Is Sat Fat Back?
In a review of 15 clinical trials, saturated fat showed no impact on deaths from heart disease or any other cause of dying.
12:17 07 January 2016
Dr. Lee Hooper from the University of East Anglia said that saturated fat, which is found in meats including processed foods such as burgers and sausages as well as butter, dairy, and coconut oil, “isn’t quite as much as villain as we thought.”
Health organizations around the world base their diet recommendations on the results of studies, which rely on food questionnaires asking people about their diet and then making on follow-ups about their health condition after a considerable amount of time. However, the problem with this is that people can easily change their diet, so the evidence ends up being a patchwork quilt of studies.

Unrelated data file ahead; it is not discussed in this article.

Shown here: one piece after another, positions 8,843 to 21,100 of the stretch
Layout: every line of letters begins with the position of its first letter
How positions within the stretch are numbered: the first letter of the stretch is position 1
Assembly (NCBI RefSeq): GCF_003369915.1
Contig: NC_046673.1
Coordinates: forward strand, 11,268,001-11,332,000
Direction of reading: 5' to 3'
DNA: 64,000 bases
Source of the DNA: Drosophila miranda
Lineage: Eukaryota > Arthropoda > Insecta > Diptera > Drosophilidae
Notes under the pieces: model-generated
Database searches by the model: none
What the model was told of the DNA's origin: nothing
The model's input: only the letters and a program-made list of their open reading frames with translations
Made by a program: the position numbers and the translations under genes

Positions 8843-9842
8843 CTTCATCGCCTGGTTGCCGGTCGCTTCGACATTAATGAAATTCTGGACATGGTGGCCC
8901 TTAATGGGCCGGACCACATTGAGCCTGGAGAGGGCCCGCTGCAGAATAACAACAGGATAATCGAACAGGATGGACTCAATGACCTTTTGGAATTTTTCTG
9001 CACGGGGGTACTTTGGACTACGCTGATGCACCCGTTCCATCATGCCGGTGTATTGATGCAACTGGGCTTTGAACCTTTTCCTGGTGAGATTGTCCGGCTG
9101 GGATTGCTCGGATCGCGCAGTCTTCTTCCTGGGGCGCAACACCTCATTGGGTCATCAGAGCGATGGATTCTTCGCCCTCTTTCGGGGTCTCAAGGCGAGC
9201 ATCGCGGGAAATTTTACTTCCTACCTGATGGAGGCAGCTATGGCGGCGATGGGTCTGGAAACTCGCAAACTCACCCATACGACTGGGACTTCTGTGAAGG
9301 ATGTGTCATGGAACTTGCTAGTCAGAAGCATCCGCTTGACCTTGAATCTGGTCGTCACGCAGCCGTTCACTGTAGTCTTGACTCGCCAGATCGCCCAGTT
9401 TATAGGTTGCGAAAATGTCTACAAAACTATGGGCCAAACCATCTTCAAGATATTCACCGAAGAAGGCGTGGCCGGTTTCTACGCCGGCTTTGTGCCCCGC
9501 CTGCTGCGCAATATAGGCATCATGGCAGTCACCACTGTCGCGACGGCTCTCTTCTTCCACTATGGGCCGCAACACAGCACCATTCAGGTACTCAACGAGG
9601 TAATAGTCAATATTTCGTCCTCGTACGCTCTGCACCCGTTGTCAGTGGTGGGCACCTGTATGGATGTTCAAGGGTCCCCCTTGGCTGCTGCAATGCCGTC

Public Health of England, which issued advise telling people to cut down saturated fat, based their recommendations on a review of 15 clinical trials, which changed more than 59,000 people’s diets for at least two years. This study showed that saturated fat had no impact on deaths from heart disease or any other cause of dying.
Public Health England's chief nutritionist, Dr Alison Tedstone, said that just telling people to cut saturated fat was too simplistic.
Dr Tedstone continued: "The data over the years has flip-flopped slightly as new studies have emerged and that's because you're looking at subtle things on whether it should be monos or polys or wholegrain carbohydrate.
"I agree it's inappropriate to give the population messages to increase your carbohydrate intake without thinking about what that carbohydrate intake is."